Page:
It takes a lot of personality to do what she’s done, but Balbina Wong, the founder of the Hong Kong-based luxury group ImagineX, has no short supply of that. Wong, who has no formal education (and isn’t concerned about it in the slightest), first brought Prada, Gucci and Salvatore Ferragamo to China about 20 years ago. Since then, she’s brought on another 20 brands, including Donna Karan, Juicy Couture, Paul Smith, and Marc Jacobs.
Hers is not the typical executive’s story, but it’s legendary in the world of fashion. Wong, who is 69, began her career as a textiles salesgirl in Singapore, where she’s from, moving on to become a cosmetics countergirl for Lancome and Elizabeth Arden. She moved up, working as a sales and training manager for Estee Lauder, throughout Southeast Asia and Australia. Later, back in Hong Kong, she became a general manager for Elizabeth Arden, which at the time was a subsidiary of Lane Crawford in the region.
Wong’s leap to high fashion came in the 1980s, when she personally petitioned Salvatore Ferragamo to brings its luxury accessories to Hong Kong. (She wanted access to their wide shoes.) Salvatore Ferragamo’s son, Leonardo, said of their original meeting, “she has a charming personality, she has great strength, determination and diplomacy. She is dynamic, she makes things happen.” Though the company moved her to New York to run their North American stores, in 1992 she moved back to Hong Kong, and there became a founding shareholder in ImagineX, with the intention of bringing Western luxury wear to China.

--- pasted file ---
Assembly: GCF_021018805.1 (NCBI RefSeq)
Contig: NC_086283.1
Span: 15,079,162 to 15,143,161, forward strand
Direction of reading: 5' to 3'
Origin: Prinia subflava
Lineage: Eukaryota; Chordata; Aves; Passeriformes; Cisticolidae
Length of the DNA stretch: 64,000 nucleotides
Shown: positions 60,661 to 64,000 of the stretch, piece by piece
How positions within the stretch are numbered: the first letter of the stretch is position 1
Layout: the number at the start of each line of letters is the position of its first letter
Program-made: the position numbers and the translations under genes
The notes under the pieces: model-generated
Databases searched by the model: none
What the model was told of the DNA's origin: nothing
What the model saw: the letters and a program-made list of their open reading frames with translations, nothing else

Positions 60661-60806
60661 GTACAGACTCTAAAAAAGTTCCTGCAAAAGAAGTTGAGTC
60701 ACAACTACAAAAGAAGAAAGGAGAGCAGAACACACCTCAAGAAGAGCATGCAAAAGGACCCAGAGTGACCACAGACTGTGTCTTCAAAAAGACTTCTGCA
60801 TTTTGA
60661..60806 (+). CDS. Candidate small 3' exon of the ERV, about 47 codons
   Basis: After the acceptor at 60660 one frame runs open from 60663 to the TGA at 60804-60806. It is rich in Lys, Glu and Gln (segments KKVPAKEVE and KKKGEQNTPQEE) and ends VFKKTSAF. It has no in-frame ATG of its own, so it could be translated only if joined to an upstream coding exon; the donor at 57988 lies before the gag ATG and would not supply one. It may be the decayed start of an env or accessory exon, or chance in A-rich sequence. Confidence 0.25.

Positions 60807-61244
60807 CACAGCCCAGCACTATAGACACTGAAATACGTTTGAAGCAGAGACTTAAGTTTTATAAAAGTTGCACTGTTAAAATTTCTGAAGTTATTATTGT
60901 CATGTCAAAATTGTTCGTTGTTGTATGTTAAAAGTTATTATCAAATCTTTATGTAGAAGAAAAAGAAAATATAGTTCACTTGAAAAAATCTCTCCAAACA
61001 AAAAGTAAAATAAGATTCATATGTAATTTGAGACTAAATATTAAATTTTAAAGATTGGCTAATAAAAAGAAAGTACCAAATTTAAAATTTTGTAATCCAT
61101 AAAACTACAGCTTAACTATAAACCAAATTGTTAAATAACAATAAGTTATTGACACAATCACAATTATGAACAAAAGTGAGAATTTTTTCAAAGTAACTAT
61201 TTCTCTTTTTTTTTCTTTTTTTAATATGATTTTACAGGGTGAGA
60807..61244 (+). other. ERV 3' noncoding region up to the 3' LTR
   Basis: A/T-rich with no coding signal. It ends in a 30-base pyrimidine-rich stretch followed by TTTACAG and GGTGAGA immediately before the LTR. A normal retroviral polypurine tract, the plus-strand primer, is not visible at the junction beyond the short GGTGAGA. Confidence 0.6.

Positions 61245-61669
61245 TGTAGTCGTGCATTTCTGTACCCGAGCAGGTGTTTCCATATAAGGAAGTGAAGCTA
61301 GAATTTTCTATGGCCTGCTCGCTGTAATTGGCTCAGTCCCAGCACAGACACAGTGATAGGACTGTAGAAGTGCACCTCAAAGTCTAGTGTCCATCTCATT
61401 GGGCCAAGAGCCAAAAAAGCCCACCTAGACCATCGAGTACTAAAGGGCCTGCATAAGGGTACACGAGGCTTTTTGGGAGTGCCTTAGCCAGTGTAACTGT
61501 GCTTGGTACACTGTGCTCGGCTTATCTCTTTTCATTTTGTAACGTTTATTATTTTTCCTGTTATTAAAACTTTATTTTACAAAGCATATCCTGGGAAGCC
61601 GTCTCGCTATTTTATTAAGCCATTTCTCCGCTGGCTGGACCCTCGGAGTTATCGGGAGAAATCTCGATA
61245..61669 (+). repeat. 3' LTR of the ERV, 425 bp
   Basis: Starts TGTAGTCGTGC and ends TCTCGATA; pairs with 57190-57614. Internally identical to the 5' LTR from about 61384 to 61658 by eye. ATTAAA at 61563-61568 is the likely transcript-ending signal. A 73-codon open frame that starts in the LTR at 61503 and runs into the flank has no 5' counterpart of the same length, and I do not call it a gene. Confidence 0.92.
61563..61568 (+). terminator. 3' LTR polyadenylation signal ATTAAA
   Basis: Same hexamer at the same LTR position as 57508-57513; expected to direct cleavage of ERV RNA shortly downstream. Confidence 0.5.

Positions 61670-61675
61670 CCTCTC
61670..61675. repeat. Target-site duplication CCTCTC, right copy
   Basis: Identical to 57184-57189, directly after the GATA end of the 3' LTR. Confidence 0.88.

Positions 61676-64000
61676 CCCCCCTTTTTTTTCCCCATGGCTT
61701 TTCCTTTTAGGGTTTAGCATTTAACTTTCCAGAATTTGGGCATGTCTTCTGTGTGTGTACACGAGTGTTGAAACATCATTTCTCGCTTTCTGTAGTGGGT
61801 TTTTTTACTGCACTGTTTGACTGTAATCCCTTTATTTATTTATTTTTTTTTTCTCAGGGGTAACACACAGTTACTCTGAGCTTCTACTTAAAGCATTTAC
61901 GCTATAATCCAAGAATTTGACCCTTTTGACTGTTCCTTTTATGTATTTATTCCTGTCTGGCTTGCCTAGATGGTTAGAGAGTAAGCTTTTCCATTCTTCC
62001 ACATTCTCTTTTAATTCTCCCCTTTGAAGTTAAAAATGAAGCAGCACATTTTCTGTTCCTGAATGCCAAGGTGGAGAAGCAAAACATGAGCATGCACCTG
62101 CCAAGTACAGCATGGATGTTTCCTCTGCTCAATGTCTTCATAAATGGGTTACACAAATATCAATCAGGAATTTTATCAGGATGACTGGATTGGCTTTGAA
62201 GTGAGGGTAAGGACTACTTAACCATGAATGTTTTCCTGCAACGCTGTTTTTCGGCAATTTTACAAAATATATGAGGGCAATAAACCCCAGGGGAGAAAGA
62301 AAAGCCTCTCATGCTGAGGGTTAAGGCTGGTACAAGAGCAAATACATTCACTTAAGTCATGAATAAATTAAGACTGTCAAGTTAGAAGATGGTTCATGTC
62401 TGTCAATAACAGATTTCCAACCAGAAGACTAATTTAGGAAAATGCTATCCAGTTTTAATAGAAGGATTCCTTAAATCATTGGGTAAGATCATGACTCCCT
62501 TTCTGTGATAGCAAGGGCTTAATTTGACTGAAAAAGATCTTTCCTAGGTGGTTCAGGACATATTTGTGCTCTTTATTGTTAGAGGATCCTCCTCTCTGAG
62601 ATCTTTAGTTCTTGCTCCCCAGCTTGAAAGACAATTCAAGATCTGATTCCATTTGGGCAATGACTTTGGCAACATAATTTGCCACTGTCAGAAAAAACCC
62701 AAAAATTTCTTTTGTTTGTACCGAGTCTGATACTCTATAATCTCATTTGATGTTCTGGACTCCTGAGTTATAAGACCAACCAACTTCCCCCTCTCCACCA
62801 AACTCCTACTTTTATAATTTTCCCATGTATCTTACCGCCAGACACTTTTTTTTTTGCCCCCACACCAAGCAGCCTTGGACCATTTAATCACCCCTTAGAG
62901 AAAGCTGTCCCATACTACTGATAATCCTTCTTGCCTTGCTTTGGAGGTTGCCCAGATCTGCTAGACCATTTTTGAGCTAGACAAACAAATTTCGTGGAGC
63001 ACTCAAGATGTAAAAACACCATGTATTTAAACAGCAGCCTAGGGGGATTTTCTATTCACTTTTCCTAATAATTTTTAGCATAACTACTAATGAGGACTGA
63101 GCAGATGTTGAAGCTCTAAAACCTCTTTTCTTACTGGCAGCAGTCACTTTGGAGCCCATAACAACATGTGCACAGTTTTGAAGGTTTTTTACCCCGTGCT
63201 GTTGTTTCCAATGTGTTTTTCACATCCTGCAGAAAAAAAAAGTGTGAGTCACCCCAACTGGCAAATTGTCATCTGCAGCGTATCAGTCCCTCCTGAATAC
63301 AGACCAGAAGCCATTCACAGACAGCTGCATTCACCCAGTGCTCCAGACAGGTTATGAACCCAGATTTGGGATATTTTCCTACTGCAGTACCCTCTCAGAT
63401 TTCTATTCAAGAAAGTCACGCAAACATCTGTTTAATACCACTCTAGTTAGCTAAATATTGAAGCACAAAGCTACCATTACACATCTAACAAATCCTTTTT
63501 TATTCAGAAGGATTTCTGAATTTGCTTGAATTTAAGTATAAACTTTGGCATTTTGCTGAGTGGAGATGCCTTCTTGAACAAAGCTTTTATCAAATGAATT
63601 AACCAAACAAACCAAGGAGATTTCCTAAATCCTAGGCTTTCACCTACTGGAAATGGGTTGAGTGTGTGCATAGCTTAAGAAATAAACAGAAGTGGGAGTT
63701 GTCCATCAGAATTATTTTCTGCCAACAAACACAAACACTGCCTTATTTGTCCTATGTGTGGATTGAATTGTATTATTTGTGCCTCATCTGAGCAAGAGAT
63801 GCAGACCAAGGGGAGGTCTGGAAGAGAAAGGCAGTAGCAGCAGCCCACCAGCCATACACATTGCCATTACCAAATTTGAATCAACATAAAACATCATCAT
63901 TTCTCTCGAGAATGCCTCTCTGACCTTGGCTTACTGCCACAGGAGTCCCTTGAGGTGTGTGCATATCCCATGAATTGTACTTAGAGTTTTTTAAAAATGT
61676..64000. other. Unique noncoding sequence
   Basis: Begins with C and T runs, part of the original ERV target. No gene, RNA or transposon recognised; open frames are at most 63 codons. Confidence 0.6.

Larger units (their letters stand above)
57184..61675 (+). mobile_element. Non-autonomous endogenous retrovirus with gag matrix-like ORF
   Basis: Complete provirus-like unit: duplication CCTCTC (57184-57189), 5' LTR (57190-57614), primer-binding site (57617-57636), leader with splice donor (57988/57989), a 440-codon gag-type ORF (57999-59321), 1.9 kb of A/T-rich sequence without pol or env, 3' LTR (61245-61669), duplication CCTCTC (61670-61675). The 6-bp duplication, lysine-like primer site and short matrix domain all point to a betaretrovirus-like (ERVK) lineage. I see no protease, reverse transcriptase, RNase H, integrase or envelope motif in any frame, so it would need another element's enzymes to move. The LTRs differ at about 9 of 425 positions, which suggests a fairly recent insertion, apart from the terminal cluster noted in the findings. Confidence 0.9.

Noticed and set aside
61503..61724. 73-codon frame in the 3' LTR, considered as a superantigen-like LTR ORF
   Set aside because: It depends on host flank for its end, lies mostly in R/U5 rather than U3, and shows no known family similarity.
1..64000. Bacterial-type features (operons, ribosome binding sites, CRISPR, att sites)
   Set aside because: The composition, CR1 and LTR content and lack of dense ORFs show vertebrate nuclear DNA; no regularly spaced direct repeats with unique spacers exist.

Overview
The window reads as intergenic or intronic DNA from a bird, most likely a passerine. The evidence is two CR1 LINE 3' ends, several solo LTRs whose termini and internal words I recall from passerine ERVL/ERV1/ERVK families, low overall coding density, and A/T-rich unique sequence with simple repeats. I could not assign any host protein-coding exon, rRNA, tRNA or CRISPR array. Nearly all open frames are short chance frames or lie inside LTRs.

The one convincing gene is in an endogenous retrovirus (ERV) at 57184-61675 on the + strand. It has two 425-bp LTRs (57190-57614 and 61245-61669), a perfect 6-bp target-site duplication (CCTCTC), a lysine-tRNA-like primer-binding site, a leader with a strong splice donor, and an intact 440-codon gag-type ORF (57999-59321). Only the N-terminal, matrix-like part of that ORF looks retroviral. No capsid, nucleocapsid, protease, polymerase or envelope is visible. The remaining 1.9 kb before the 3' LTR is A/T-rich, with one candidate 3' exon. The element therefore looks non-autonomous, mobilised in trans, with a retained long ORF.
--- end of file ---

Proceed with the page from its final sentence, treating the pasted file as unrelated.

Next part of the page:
ImagineX, which is part of the Lane Crawford Joyce Group, operates luxury brand management and distribution, and is responsible for $700 million in sales last year alone. The group began with Maison Mode, a store in Shanghai, in 1994, which sold Prada, Cartier, Gucci and of course, Ferragamo. That particular shop no longer exists, but ImagineX now runs 300 others throughout the country. Wong has also been personally instrumental in Ferragamo’s rise in the region — the label has 58 stores alone in China. The story goes that Wong brought the three Ferragamo brothers to China 20 years ago, and convinced them they were looking at their future while staring out over a vista of mangrove swamps and rice paddies in Shanghai. Obviously, she was right.
So moving forward, what does Wong have to say about the global financial crisis and luxury growth in China? She’s unconcerned, citing the country’s 7% GDP growth per year and a constant influx of urban newcomers. “We’ll never be short of customers,” she says. Coming from someone with a career trajectory and foresight like hers, we’ll believe it.